† – Duquesne left the A-10 for the Midwestern Collegiate Conference (now known as the Horizon League) only for the 1992–93 season, but returned in the 1993–94 season.
^ – Massachusetts, Rhode Island, and Richmond also played football within the A-10 from 1997 to 2006 after the Yankee Conference was absorbed (however, Richmond's primary conference until 2001 was the CAA).
|Lock Haven University of Pennsylvania||Lock Haven, Pennsylvania||1870||Public
|5,500||2010||Bald Eagles||PSAC (D-II)||field hockey|
|Saint Francis University||Loretto, Pennsylvania||1847||Private - Catholic
|2,449||2013||Red Flash||NEC||field hockey|
None of these institutions played football in the A-10 during their tenure as full members.
|Institution||Location||Founded||Type||Enrollment||Joined||Left||Nickname||New Conference||Current Conference|
|Butler University||Indianapolis, Indiana||1855||Private||4,667||2012||2013||Bulldogs||Big East (current)|
|University of North Carolina at Charlotte||Charlotte, North Carolina||1946||Public||26,232||2005||2013||49ers||C-USA|
|Pennsylvania State University||University Park, Pennsylvania||1855||Public||45,351||1976;
|Nittany Lions||Big Ten|
|University of Pittsburgh||Pittsburgh, Pennsylvania||1787||Public||28,766||1976||1982||Panthers||Big East (original)||ACC|
|Rutgers University||New Brunswick, New Jersey||1766||Public||58,788||1976||1995||Scarlet Knights||Big East/The American||Big Ten|
|Temple University||Philadelphia, Pennsylvania||1884||Public||38,648||1982||2013||Owls||The American|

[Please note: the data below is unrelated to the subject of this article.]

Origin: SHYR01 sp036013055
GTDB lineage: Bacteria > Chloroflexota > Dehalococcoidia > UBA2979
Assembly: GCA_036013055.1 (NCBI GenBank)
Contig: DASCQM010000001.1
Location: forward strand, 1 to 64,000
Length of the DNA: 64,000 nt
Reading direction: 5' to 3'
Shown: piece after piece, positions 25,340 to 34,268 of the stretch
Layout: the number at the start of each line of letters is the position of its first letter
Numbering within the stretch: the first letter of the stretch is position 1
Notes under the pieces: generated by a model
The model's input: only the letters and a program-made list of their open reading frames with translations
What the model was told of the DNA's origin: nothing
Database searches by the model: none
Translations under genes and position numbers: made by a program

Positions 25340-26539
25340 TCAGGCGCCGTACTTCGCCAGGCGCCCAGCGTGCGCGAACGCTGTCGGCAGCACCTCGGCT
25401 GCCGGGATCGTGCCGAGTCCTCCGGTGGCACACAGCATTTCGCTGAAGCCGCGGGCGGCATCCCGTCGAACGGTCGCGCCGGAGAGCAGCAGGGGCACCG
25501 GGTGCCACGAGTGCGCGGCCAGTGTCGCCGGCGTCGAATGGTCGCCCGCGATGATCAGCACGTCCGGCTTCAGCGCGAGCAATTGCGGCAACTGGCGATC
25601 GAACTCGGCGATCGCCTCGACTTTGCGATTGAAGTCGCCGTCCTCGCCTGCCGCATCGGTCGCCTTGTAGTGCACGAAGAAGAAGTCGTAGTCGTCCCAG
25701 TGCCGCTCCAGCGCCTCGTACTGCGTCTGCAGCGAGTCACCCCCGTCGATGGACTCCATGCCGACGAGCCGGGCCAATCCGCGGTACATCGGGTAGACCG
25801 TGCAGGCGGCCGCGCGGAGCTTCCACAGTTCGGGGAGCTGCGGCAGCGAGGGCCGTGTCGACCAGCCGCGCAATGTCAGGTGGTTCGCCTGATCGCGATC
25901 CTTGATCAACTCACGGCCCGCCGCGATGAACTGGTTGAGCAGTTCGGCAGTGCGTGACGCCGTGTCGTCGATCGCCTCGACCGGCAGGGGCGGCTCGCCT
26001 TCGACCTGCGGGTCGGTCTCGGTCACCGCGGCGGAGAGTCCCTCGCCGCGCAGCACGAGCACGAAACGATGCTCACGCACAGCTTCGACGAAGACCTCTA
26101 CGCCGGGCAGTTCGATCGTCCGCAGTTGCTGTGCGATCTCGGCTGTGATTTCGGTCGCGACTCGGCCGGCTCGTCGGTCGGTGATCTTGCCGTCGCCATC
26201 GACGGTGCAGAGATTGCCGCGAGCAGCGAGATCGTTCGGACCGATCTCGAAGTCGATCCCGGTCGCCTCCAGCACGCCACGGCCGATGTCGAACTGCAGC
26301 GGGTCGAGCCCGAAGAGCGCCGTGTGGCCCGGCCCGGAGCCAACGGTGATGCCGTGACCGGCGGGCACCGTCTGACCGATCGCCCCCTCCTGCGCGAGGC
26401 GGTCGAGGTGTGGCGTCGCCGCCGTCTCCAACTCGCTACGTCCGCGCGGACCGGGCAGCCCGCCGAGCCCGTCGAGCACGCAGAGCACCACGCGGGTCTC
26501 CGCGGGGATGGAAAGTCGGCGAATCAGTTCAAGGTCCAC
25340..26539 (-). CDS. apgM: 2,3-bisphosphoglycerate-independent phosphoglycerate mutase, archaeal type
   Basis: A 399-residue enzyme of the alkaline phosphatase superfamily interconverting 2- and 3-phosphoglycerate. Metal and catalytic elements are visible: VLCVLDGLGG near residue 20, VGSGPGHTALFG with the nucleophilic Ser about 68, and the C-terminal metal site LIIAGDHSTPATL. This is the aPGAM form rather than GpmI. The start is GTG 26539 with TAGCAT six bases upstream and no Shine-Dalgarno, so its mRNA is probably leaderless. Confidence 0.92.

|Villanova University||Villanova, Pennsylvania||1842||Private||10,482||1976||1980||Wildcats||Big East (original)||Big East (current)|
|Virginia Polytechnic Institute and State University||Blacksburg, Virginia||1872||Public||31,087||1995||2000||Hokies||Big East (original)||ACC|
|West Virginia University||Morgantown, West Virginia||1867||Public||29,707||1976||1995||Mountaineers||Big East (original)||Big 12|
|Xavier University||Cincinnati, Ohio||1831||Private||6,650||1995||2013||Musketeers||Big East (current)|
|West Chester University of Pennsylvania||West Chester, Pennsylvania||1880||Public
|1996-97||2010-11||Golden Rams||PSAC (D-II)||field hockey|
After expansion in the Colonial Athletic Association brought that conference to 6 football-playing schools, it was agreed that the CAA would take over management of the Atlantic 10's football conference starting in 2007. All the schools on this list (except Boston U. and Connecticut) were in the A-10 football conference when it became the CAA football conference, but Hofstra and Northeastern discontinued their football programs after the 2009–10 season. Membership dates include time in the Yankee Conference (which was an all-sports conference from 1947 to 1975 and a football-only conference after that) which merged into the A-10 in 1997.
|Boston University||Boston, Massachusetts||1839||Private||29,978||1973||19971||Terriers||Independent (1975–79)|
America East (1979–2013)
Patriot League (2013–present)
|University of Connecticut||Storrs, Connecticut||1881||Public||25,583||1947||19992||Huskies||Independent (1975–79)|
Big East (1979–2013)
The American (2013–present)
|University of Delaware||Newark, Delaware||1743||Public||19,391||1986||2006||Fightin' Blue Hens||East Coast (1986–91)|
America East (1991–2001)
|Hofstra University||Hempstead, New York||1935||Private||12,400||2001||20063||Pride||CAA|
|James Madison University||Harrisonburg, Virginia||1908||Public||19,927||1993||2006||Dukes||CAA|
|University of Maine||Orono, Maine||1865||Public||10,901||1947||2006||Black Bears||Independent (1975–79)|
America East (1979–present)
|University of New Hampshire||Durham, New Hampshire||1866||Public||11,942||1947||2006||Wildcats||Independent (1975–79)|
America East (1979–present)
|Northeastern University||Boston, Massachusetts||1898||Private||12,913||1993||20064||Huskies||America East (1993–2005)|
|Towson University||Towson, Maryland||1866||Public||21,950||2004||2006||Tigers||CAA|